To inspire, motivate and support young scientist in computational and theoretical chemistry
Our Lab is is striving to create new programs that will mentor and encourage young students, including underrepresented minorities and women, to engage in higher education. We strongly believe that Science and Creativity profit of diversity and we are excited about the prospect to create new knowledge in a scientific environment that welcomes diversity. Visit our website dedicated to the outreaching and educational activities in our Lab!
Women Make Computational Chemistry
We are proud and excited to organize the “Women Make Computational Chemistry (COMP)” symposium at the American Chemical Society national meeting. The symposium is dedicated to young women at the graduate and post-doctoral level, who will have the opportunity to present their research and receive mentorship from established women PIs at different level of the career in academia and industry. This event is sponsored by the ACS Computers in Chemistry Division and received an Innovative Project Grant from the ACS.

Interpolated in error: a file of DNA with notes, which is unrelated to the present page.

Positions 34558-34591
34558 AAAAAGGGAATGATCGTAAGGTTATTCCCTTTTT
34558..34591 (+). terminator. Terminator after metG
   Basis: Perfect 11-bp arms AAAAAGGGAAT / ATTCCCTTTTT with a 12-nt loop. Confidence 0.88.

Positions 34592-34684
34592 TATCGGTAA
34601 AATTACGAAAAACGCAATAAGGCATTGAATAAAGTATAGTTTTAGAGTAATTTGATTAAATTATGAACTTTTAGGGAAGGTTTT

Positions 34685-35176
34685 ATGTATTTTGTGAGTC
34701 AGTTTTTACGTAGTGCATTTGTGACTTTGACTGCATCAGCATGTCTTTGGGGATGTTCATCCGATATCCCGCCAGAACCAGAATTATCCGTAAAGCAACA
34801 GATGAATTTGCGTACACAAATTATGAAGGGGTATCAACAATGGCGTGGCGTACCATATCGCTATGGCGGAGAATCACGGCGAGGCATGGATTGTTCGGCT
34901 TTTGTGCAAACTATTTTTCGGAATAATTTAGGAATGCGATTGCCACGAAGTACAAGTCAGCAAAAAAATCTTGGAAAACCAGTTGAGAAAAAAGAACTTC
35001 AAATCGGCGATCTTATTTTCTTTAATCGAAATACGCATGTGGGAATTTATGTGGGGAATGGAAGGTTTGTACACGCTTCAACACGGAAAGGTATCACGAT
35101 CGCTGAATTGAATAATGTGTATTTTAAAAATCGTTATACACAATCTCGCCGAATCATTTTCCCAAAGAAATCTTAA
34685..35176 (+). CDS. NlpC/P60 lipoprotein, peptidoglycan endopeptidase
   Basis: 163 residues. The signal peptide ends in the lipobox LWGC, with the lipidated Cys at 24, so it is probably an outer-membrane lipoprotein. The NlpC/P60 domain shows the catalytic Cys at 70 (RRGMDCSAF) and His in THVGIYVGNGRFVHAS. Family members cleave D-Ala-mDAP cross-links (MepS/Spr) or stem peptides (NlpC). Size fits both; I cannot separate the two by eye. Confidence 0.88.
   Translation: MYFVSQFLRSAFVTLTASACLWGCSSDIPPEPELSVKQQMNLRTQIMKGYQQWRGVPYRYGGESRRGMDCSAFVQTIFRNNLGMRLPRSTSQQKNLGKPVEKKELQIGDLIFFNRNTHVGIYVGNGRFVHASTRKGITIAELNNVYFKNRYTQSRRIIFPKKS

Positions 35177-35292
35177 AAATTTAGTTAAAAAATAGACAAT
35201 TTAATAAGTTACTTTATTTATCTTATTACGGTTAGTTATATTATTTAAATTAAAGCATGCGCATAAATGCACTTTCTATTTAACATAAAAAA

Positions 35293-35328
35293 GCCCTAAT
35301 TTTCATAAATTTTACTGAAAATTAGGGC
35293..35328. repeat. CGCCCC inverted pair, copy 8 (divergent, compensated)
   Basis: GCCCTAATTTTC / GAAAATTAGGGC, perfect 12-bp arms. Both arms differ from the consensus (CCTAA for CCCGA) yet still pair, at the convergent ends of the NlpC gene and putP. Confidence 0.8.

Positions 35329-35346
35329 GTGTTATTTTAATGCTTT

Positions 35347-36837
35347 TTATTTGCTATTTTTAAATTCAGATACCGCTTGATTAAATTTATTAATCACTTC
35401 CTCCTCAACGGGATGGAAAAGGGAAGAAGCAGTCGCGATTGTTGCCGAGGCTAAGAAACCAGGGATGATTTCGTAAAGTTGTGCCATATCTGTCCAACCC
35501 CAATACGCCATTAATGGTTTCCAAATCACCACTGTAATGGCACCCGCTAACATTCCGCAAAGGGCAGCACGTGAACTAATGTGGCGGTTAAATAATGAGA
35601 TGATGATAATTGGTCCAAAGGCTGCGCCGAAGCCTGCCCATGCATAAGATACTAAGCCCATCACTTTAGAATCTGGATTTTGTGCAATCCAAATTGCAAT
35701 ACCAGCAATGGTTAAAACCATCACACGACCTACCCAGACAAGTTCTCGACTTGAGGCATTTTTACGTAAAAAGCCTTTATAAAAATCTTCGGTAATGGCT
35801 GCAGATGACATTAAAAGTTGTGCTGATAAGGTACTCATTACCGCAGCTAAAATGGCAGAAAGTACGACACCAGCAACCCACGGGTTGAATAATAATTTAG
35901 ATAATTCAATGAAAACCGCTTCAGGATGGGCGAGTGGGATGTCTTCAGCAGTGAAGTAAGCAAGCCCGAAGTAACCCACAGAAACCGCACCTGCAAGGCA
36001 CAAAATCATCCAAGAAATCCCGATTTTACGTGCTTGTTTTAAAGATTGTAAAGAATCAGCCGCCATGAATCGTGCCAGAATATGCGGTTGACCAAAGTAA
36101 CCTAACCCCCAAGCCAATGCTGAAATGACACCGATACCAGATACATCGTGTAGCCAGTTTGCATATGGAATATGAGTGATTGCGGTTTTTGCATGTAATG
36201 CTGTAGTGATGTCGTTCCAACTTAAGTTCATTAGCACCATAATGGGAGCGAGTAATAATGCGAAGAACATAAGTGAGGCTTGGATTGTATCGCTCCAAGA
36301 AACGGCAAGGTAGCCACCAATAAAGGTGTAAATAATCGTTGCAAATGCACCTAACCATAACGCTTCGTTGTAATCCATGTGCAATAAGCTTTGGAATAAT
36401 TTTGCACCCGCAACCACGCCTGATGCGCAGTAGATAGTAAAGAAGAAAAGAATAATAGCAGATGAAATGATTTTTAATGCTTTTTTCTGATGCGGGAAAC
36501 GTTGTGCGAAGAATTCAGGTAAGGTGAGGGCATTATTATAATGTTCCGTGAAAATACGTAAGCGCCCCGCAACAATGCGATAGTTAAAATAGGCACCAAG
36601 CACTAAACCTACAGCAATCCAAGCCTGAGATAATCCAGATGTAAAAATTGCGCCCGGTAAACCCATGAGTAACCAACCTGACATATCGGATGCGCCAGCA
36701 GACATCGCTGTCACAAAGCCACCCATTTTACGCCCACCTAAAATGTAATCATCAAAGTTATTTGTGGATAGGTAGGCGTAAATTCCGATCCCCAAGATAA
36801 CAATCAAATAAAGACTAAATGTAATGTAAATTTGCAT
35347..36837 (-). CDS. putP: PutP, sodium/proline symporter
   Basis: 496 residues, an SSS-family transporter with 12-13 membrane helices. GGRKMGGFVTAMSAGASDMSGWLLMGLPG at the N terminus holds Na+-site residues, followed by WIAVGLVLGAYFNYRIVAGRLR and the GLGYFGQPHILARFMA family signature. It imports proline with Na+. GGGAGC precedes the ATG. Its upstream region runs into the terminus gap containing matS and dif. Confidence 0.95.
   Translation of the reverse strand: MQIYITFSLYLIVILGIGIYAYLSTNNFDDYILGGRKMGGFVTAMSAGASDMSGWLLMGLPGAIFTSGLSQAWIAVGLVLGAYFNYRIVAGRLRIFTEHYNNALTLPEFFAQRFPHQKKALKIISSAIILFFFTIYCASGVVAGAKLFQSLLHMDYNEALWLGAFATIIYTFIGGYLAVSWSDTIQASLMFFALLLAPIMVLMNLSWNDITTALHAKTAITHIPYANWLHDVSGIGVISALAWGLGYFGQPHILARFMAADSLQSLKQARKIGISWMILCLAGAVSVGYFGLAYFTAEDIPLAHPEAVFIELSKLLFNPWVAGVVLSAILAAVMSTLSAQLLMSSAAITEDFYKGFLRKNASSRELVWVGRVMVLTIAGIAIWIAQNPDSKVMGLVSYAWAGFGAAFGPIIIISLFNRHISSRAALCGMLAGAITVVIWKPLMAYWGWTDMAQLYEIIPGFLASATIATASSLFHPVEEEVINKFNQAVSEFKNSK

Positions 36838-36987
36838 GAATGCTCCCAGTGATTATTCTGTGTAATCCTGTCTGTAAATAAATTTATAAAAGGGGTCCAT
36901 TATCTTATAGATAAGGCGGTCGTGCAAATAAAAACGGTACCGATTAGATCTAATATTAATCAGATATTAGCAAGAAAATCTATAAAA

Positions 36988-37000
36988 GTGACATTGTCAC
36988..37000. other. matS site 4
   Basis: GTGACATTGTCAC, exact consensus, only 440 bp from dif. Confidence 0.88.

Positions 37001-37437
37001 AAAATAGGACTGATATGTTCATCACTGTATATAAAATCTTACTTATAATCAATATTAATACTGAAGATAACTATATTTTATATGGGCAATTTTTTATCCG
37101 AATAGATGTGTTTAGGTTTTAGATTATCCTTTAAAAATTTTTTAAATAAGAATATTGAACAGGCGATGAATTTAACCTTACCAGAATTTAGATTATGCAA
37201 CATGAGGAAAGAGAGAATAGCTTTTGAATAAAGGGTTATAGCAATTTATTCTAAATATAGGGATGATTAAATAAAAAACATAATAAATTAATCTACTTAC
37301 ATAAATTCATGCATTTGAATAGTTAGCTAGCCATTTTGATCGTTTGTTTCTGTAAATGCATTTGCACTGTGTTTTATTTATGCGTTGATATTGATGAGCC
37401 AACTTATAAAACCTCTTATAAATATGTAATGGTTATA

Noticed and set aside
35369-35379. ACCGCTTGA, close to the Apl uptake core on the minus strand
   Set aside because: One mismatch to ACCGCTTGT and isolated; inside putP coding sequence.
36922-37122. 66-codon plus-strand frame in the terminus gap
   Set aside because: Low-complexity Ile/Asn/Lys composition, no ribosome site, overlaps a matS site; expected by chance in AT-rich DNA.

Ada Lovelace (1815–1852) is the role model of the “Women Make COMP” symposium. Ada was an English mathematician and writer, known for having founded computing science. She wrote the first computer program, disclosing for the first time that computers could do much more than just calculations. Her visionary perspective pioneered our current computer age.
Read our Viewpoint on JCIM! Women Make COMP is a biannual event of the American Chemical Society!
Palermo Lab for Education
We are hosting an annual program dedicated to high school teachers and students, aimed at teaching the foundations of computational chemistry and biology. We will provide a first hands-on experience in our computational laboratory and the opportunity to pursue a computational research project on the most recent breakthroughs in biology and chemistry.
To join our program as a high school teacher or student, visit our outreaching website.